The market remains very slow at the moment and the only properties that we are selling are typically 30-40% lower in price than last year. That said if a house goes on the market at this type of reduction it is attracting interest. I think this will continue for the next 6-8 months with little selling. Part of the problem is that some agents continue to overprice houses. I have been out on a number of valuations recently and have come in 10%-20% lower than most agents and in one case 30% lower (this particular house I valued at £250 and went on with another agent at £325 - it was only a fair price even at £250k!!! - I note it has now dropped after 6 weeks to 270). That said there are people accepting what is going on and are making an effort with their prices - however, I still very much get potetial sellers saying 'but last year they got £xxx' or 'I need £xxx' - people are quite stubborn and it will take another 1-2 years for the memories of the boom to fade.

I must say I don't quite understand why agents are continuing to overvalue property - can it be that some genuinely believe they can 'keep prices high' and initiate a sellers strike like I remember one agent suggesting!! If this is the case they are deluded - I have some limited knowledge of ecomomics and know that there is a graph that shows prices are driven by demand and supply. When there is little demand and an over supply of a product prices go down - until an equilibrium is reached. At the minute we are some way from equilibrium.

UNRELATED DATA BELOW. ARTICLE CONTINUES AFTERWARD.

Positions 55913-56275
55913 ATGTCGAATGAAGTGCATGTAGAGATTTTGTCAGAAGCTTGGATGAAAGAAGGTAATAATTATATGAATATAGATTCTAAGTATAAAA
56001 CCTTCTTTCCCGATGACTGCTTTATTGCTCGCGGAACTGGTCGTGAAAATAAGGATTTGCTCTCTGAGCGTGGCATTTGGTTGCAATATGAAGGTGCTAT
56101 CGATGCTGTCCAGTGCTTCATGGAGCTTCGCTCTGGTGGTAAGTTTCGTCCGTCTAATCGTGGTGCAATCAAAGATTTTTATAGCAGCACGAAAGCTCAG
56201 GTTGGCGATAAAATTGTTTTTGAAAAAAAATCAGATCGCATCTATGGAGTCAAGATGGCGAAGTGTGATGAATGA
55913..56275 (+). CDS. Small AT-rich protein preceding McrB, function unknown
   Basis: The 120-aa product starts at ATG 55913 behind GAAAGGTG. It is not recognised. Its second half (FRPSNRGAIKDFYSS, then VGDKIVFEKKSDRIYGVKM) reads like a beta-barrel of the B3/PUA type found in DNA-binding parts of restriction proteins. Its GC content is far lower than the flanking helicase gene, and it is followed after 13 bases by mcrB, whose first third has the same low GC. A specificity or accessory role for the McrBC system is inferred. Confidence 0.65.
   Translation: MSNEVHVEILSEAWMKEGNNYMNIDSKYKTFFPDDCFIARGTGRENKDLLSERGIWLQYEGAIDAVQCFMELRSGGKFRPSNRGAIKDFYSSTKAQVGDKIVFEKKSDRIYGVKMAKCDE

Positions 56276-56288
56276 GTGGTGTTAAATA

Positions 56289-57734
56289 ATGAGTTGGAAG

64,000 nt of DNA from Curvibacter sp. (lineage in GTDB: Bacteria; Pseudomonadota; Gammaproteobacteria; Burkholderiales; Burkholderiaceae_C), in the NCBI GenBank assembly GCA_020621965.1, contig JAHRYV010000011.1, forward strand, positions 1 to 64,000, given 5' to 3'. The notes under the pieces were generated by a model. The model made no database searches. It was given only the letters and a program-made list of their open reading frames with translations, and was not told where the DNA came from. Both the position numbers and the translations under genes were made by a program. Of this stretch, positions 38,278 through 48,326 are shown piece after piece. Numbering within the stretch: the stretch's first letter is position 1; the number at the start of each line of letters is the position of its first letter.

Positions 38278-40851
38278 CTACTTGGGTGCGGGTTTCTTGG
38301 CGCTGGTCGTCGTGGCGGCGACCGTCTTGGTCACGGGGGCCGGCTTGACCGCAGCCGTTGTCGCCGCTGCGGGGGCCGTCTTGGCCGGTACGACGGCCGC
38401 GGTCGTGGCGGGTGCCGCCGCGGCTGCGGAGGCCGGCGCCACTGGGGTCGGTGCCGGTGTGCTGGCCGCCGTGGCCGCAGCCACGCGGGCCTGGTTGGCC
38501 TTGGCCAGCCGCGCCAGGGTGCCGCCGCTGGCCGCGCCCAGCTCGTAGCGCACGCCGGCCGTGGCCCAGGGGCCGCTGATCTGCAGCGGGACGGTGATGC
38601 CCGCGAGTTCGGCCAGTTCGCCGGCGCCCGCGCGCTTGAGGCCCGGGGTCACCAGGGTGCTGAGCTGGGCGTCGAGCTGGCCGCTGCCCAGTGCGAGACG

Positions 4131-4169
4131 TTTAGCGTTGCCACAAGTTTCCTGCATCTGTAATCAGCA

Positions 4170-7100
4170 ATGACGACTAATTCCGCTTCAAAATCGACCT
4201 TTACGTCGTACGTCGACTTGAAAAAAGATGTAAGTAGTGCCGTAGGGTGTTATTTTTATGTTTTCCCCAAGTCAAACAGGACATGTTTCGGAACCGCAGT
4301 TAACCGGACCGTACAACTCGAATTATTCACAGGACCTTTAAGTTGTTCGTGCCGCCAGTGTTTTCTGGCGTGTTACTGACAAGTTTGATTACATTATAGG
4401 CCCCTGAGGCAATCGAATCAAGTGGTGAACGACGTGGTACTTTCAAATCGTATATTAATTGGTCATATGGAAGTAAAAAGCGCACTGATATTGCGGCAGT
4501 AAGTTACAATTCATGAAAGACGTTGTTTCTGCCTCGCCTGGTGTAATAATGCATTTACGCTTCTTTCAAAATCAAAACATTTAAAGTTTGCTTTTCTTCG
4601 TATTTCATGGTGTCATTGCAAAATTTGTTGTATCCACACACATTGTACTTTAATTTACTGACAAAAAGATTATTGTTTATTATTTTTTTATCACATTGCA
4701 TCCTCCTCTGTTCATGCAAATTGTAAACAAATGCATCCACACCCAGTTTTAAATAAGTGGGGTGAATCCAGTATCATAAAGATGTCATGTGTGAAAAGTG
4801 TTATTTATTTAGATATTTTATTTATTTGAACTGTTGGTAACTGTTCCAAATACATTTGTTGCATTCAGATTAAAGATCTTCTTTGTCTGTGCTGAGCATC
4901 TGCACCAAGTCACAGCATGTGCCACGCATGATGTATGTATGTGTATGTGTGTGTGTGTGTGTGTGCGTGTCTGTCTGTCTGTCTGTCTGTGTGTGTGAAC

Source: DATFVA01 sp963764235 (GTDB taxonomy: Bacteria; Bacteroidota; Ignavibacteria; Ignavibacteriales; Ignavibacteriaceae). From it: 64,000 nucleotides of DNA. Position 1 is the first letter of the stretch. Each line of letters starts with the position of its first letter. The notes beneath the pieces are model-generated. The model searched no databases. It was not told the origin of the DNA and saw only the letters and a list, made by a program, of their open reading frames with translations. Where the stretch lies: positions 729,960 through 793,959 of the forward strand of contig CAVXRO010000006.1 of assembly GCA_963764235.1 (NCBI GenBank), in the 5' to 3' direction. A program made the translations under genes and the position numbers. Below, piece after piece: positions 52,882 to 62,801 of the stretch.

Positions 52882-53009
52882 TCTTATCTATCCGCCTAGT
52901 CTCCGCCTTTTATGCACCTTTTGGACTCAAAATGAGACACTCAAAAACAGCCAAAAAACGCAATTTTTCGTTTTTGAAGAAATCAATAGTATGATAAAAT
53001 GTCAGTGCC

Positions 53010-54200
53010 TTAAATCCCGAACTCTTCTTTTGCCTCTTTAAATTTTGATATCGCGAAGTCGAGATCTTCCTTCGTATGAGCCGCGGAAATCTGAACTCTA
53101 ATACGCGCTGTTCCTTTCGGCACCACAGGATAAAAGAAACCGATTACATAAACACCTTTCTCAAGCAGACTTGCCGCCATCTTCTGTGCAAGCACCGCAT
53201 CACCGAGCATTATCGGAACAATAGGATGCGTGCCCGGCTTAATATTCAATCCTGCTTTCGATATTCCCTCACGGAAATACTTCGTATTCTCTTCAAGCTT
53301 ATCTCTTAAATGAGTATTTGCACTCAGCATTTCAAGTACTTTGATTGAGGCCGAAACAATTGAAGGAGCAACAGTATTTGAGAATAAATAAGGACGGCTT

As for the future I think we are seeing maybe 2-3% of houses at the minute that represent fair/good value (based on the current market) - the rest would appear to be overvalued and will inevitably come down in price. I expect to see some sort of normailty return to the market no earlier than 2010. This year will continue to see falls and some slower falls over 2009. I think more importantly that by 2010 we should see a return to standard differentials in an area -by this I mean we should get away from the situation were houses in the same street/area can vary in price by almost 40% for effectively the same type of house!!